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Thousands of killers on motorbikes roam free under Duterte

Thousands of killers on motorbikes remain at-large under the Duterte administration, data from the Philippine National Police (PNP) obtained by Rappler showed.

From 2016 to 2020, the PNP recorded a total of 7,065 murders committed with motorcycles, most of which, according to PNP spokesman Brigadier General Ildebrandi Usana, were riding-in-tandem killings.

Of the number, only 1,467 are solved. Some 3,349 are still under investigation, while 2,249 were labeled as “cleared.”

This means killers in a total of 5,598 murder incidents are still roaming free.

5,598

Murder incidents committed with motorbikes that remain unsolved from 2016 to 2020

By “solved”, the PNP means a case has been filed in court, and at least one suspect has been arrested. By cleared, the PNP has filed a case in court, but no suspects have been arrested.

Riding-in-tandem killings are characterized by two killers swooping in, the back rider shooting the victim dead, then the rider and passenger leaving the crime scene. 

Because helmets are required by law and motorcycle plates are easily faked, police have been struggling to solve these killings.

The failure to solve thousands of these brutal crimes comes as Duterte is about to end his term, despite promising to end criminality during the first 6 months of his presidency.

There is a decline, but...

Based on the PNP’s data, the murders committed by motorcycle-riding culprits have declined from 2016 to 2020.

From a high of 2,452 in 2016, only 586 killings were recorded in 2020.

The high numbers for 2016 and 2017 coincided with the intense implementation of President Duterte's centerpiece anti-drug campaign.

Human rights groups attribute thousands of killings to Duterte for inspiring vigilantes to kill drug suspects, usually by using a motorbike to approach and escape. (READ: Duterte: It is my job to kill)

However, the rate by which cases are being solved remained low.

From 2016 to 2020, only 1 in every 5 murders with motorbikes were solved by the police.

The solution rate peaked in 2019 at 23%, but fell again to 19.6% in 2020.

Why does this matter?

TWILIGHT YEARS. President Rodrigo Duterte during an IATF briefing.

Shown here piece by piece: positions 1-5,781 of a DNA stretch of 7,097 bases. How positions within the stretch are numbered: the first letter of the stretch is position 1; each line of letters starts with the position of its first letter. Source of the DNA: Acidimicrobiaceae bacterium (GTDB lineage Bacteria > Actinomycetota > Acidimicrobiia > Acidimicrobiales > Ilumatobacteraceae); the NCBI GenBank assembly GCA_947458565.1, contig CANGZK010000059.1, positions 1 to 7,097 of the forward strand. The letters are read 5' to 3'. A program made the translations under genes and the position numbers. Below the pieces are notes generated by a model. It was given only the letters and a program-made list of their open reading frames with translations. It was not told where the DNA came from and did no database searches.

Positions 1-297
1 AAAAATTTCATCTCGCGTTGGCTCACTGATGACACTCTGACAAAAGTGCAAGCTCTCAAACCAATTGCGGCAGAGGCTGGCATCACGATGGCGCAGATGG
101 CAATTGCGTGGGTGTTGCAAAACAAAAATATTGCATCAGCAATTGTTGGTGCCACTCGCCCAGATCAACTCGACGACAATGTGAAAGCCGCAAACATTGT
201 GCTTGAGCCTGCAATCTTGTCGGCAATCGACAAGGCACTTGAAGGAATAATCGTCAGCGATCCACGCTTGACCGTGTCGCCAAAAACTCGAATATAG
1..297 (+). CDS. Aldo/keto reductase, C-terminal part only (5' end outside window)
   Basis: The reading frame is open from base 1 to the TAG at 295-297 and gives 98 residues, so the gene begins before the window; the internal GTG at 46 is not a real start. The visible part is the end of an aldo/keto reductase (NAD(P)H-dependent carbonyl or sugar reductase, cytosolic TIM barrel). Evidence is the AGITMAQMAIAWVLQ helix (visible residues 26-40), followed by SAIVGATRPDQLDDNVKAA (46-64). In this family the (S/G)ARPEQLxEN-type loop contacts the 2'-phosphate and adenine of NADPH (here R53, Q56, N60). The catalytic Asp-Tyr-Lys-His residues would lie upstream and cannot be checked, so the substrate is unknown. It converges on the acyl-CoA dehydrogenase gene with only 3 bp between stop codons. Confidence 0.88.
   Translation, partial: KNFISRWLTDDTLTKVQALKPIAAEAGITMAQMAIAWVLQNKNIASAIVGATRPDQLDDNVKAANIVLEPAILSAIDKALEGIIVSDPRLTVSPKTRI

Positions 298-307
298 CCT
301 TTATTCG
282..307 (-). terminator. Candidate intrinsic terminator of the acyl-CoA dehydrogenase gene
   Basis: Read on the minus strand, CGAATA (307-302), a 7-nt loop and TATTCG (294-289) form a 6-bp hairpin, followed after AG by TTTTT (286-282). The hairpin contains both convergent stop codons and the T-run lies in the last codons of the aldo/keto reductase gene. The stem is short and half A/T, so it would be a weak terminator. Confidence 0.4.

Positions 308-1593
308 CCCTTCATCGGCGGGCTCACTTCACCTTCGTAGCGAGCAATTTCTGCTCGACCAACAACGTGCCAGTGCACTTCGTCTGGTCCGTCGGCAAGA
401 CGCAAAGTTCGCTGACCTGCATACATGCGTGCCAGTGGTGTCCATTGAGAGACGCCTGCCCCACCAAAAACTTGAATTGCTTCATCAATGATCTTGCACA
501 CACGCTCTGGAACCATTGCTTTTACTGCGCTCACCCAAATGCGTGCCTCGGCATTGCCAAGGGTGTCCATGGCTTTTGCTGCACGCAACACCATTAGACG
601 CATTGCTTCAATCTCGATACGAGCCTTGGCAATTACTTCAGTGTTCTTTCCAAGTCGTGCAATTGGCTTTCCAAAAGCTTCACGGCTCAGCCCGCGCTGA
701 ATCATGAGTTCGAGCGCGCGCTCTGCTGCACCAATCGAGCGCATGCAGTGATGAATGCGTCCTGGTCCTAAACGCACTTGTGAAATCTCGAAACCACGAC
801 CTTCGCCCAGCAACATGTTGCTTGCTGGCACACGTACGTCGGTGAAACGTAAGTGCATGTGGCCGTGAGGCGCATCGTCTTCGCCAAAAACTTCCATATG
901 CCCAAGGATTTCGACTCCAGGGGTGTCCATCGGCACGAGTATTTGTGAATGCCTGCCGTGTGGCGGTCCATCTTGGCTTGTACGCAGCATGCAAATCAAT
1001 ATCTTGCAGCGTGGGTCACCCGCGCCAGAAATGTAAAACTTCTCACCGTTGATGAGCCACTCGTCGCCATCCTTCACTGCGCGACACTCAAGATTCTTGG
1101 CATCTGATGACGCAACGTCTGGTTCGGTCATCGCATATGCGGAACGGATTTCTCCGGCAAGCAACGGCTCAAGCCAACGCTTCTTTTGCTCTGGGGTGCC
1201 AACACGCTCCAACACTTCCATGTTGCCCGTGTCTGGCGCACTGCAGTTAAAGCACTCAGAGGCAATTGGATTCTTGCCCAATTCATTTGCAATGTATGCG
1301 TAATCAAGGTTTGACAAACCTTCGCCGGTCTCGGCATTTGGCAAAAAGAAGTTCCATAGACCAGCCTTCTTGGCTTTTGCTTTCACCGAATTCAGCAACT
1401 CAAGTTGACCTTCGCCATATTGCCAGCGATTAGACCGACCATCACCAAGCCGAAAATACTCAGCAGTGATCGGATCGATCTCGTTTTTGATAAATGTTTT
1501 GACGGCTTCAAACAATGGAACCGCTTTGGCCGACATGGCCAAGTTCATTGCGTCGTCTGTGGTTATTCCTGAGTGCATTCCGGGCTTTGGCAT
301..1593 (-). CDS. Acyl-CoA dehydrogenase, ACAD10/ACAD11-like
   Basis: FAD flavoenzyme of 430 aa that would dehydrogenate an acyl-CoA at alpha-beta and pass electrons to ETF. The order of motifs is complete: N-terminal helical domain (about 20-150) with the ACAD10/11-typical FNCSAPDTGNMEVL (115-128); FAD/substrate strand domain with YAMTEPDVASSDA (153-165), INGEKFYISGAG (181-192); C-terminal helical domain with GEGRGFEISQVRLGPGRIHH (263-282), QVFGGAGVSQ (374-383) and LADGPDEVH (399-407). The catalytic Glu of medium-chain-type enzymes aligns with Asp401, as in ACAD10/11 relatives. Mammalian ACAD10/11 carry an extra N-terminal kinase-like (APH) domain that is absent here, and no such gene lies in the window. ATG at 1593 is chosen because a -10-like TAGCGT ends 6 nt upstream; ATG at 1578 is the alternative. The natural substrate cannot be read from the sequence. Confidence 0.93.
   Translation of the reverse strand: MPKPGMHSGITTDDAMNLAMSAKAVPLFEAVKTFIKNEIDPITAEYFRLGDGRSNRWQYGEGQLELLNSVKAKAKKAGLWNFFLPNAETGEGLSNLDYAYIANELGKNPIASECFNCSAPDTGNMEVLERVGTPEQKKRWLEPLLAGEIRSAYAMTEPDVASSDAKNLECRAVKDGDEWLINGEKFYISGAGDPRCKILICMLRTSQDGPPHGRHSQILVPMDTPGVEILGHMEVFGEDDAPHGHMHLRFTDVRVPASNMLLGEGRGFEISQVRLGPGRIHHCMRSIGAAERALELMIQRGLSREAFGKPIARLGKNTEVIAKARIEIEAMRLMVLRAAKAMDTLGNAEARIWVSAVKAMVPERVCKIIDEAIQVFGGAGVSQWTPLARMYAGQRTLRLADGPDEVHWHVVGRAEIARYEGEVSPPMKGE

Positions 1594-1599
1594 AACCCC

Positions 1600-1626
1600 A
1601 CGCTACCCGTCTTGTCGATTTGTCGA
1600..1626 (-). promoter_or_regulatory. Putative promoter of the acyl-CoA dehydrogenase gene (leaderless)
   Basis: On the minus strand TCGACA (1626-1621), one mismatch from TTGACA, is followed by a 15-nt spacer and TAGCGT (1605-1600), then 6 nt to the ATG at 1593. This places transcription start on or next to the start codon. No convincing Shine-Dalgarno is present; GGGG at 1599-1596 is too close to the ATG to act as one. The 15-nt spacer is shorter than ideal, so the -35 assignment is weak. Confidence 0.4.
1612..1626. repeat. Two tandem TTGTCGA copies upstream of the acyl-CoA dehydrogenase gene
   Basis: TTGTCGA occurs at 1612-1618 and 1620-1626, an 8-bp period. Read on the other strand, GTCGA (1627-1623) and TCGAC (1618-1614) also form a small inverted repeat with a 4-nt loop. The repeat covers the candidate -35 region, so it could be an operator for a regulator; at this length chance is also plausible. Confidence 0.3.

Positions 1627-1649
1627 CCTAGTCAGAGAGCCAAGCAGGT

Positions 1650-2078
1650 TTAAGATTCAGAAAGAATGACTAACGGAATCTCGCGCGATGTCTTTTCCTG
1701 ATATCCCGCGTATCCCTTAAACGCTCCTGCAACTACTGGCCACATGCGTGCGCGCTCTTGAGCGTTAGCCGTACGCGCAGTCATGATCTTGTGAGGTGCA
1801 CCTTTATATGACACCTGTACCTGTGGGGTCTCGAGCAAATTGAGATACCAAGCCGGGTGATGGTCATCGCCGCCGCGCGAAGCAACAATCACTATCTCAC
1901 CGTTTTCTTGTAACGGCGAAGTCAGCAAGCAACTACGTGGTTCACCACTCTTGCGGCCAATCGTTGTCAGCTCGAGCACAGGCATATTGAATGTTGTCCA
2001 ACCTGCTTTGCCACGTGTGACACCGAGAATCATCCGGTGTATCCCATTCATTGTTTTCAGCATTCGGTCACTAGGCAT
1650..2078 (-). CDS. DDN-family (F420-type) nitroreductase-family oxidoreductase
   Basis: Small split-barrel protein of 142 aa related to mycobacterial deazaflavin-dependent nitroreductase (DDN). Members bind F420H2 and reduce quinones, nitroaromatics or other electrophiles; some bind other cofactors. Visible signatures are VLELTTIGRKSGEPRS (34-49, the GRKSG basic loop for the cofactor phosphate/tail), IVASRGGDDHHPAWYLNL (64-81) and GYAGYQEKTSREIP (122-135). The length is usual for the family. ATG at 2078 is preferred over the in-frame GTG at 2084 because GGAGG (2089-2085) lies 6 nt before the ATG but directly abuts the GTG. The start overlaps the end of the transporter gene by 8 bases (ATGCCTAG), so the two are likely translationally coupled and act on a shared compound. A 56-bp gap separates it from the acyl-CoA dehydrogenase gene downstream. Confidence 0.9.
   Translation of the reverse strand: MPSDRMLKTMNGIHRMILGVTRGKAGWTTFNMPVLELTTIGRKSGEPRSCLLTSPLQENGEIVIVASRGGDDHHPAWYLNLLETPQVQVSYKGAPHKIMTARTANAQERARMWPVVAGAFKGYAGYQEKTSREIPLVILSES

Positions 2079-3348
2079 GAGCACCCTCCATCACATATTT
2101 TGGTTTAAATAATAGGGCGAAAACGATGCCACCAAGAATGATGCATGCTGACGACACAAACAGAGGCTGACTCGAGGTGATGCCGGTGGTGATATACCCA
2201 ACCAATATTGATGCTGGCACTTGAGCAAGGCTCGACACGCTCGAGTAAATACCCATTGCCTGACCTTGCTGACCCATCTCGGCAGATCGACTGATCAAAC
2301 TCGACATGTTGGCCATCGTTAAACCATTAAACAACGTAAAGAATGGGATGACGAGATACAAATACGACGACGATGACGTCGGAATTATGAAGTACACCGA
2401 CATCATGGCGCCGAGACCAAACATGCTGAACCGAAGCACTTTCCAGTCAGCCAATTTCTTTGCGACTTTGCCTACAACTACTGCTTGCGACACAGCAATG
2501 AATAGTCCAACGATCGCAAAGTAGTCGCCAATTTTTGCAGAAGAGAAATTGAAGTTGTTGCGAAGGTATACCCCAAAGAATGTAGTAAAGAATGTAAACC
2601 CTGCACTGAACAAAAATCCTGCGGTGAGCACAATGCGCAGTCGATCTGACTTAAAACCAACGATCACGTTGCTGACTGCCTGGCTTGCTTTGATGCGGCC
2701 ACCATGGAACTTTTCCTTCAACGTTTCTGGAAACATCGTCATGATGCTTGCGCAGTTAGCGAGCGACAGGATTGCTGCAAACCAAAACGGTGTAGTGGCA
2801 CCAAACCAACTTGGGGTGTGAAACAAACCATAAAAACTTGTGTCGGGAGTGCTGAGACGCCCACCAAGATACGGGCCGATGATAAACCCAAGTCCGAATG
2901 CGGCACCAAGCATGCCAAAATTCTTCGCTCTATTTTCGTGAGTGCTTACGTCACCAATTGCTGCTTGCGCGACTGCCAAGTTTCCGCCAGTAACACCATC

Malacanang photo

The Philippine riding-in-tandem killings problem still persists even as Duterte – who promised to end crime in 6 months – is about to his term. Motorcycle-riding killers have claimed the lives of thousands of people, including mayors, lawyers, activists, and businessmen. 

The PNP gave a simple summary to the problem.

“When they have no plates, they are accosted, but for our normal police patrollers, if a motorcycle with a plate passes through, they wouldn’t know if the plate is fake, because it’s almost the same,” PNP chief Debold Sinas said in a Senate hearing on Monday, February 15.

The government tried to solve the problem by lobbying for the Motorcycle Crime Prevention Act of 2019. Its primary solution is to enlarge and color-code motorcycle plates, but barely enough have been produced to be distributed to millions of motorcycle riders.

What is the PNP doing?

TOP COP. PNP chief General Debold Sinas at a press briefing before the pandemic.

File photo by Angie de Silva/Rappler

The PNP is counting on policemen on motorbikes.

During the Senate hearing on Monday, Sinas said the PNP has trained around 2,000 policemen to conduct motorcycle patrols. 

He says each police station, ideally, would have a team that conducts these patrols, calling them tactical motorcycle riding unit (TRMU). 

These policemen would focus on patrolling their communities, while bigger roads would be patrolled by the PNP’s Highway Patrol Group (HPG).

Will this be enough? Sinas vowed to do their best.

Kung hindi man po namin ma-prevent, at least ma-solve yung cases (If we can’t prevent, we will at least solve the cases),” Sinas said. – Rappler.com

Rambo Talabong

Rambo Talabong covers the House of Representatives and local governments for Rappler. Prior to this, he covered security and crime. He was named Jaime V. Ongpin Fellow in 2019 for his reporting on President Rodrigo Duterte’s war on drugs. In 2021, he was selected as a journalism fellow by the Fellowships at Auschwitz for the Study of Professional Ethics.

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